If you’ve ever had the misfortune of walking into a locker room, you know what unpleasant odors may greet you once you cross the threshold. Athletes and gym members use locker rooms to store their equipment and clothing. Oftentimes, they also include showers and bathrooms; hence the potential odors. More importantly, locker rooms are wet and damp areas, which are breeding grounds for deadly bacteria and viruses.
When locker rooms and other similar areas are not cleaned on a regular basis, bacteria and viruses can invade and pose potential health risks. These risks can include common problems, such as athlete’s foot. In rarer cases, however, a dirty locker room can be the ideal place for a MRSA virus to take root. The MRSA virus forms staph infections, which affect the skin and the body’s immune systems. According to medical experts, more than 30% of the population becomes affected by the MRSA virus at some point, though not all cases are serious. If left unattended, however, the infection can attack the immune system and cause major damage.
According to lawyersandsettlements.com, a Dallas County, Texas jury recently awarded a plaintiff $17.5 million in personal injury damages. The plaintiff, Mr. David Fitzgerald of Texas, contracted the MRSA virus several years ago, and sought treatment at a hospital in Dallas. At the time, however, doctors did not diagnose him with a staph infection. Instead, they gave him drugs to treat a different skin infection, one that was much less serious.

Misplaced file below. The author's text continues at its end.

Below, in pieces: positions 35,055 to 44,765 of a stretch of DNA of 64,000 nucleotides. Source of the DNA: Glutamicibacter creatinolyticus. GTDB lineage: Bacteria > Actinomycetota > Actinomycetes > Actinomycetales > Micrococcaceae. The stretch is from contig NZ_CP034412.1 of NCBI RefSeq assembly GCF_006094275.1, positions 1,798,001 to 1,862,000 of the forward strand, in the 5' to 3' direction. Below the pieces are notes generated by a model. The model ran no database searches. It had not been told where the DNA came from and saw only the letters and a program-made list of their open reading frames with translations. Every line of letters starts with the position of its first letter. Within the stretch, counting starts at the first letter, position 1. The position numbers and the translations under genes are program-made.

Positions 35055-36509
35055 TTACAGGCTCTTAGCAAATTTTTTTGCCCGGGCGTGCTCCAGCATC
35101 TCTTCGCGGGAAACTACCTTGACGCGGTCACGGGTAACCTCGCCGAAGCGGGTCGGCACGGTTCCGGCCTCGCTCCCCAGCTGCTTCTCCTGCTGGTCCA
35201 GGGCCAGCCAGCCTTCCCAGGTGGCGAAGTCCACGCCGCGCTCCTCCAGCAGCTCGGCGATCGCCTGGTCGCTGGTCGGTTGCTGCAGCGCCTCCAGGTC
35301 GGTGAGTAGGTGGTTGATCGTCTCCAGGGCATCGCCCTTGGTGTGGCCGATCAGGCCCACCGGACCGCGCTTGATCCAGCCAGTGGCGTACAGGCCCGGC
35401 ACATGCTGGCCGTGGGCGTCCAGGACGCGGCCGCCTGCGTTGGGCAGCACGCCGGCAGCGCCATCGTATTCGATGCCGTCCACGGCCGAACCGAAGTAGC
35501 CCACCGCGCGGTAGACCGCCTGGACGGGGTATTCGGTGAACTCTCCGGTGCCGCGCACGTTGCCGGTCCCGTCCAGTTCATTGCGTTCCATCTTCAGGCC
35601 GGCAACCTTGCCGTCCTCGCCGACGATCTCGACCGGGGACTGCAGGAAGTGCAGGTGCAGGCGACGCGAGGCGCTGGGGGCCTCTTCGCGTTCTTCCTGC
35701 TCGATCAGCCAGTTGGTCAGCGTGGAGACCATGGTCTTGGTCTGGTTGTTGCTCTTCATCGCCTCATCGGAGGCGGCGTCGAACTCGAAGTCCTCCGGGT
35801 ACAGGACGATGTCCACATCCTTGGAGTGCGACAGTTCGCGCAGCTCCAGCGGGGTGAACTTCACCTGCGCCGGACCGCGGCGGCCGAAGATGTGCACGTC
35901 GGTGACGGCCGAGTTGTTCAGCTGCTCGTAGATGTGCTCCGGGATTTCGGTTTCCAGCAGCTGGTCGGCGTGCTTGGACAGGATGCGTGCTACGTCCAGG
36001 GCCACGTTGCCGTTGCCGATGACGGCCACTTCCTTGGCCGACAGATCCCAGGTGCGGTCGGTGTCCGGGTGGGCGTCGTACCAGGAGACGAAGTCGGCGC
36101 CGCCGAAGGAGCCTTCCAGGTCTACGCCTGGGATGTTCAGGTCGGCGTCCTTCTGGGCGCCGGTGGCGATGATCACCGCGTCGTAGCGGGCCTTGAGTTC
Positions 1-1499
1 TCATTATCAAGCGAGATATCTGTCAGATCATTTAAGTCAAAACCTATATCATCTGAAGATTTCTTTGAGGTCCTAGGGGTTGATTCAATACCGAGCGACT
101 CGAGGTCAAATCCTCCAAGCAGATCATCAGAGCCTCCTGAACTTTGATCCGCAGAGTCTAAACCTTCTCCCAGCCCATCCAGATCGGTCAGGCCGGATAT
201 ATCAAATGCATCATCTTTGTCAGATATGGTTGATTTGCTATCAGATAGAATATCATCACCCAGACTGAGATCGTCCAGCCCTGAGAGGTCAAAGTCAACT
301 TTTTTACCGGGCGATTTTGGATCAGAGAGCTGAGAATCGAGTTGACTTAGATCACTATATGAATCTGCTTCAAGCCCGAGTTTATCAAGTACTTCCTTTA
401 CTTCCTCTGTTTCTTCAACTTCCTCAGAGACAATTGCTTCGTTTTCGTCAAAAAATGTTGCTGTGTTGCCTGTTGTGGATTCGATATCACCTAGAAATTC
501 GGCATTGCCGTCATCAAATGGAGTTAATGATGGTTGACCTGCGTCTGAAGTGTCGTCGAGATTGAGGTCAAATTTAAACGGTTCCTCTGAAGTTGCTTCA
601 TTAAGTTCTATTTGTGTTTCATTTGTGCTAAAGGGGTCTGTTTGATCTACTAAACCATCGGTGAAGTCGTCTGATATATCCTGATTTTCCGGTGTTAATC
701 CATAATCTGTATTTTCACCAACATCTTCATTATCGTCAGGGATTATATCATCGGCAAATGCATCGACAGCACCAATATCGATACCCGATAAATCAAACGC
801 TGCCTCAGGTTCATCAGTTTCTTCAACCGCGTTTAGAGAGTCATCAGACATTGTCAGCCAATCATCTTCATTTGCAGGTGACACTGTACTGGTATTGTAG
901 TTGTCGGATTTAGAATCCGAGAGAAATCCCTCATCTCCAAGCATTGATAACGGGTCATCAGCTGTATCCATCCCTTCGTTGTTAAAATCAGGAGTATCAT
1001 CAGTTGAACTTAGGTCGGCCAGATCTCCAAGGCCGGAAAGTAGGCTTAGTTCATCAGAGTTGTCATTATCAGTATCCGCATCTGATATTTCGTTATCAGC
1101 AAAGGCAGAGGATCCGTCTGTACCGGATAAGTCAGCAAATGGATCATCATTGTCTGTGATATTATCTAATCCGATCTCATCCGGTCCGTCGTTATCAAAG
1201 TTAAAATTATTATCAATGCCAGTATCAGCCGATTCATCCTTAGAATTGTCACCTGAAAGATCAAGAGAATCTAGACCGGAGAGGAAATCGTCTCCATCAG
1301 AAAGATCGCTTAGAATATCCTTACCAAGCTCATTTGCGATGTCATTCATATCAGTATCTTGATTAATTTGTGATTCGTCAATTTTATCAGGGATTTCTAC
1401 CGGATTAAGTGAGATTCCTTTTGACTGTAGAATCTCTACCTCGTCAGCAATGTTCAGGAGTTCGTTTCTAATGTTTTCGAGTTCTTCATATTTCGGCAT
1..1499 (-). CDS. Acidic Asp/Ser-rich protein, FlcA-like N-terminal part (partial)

As time wore on, it became apparent to Fitzgerald that the medications he was being prescribed were not helping to heal his skin infections. When things became unbearable, he sought another medical opinion. By that time, Fitzgerald’s infection had progressed to a very dangerous point; doctors told him that he had MRSA, and that it had caused significant damage to his limbs. As a result, he required surgery to amputate both of his arms and both of his legs. He had no other choice. The infection had spread to each of his limbs and would have eventually killed him otherwise.
In the aftermath of this terrible discovery, Fitzgerald filed a medical malpractice lawsuit against the doctors that he originally saw in the Dallas hospital. He alleged that these doctors had misdiagnosed his skin issue, which eventually led to the necessary amputation of his limbs. After a long, grueling trial, the jury awarded him $17.5 million in personal injury damages. The damage award was one of the highest in Texas state history.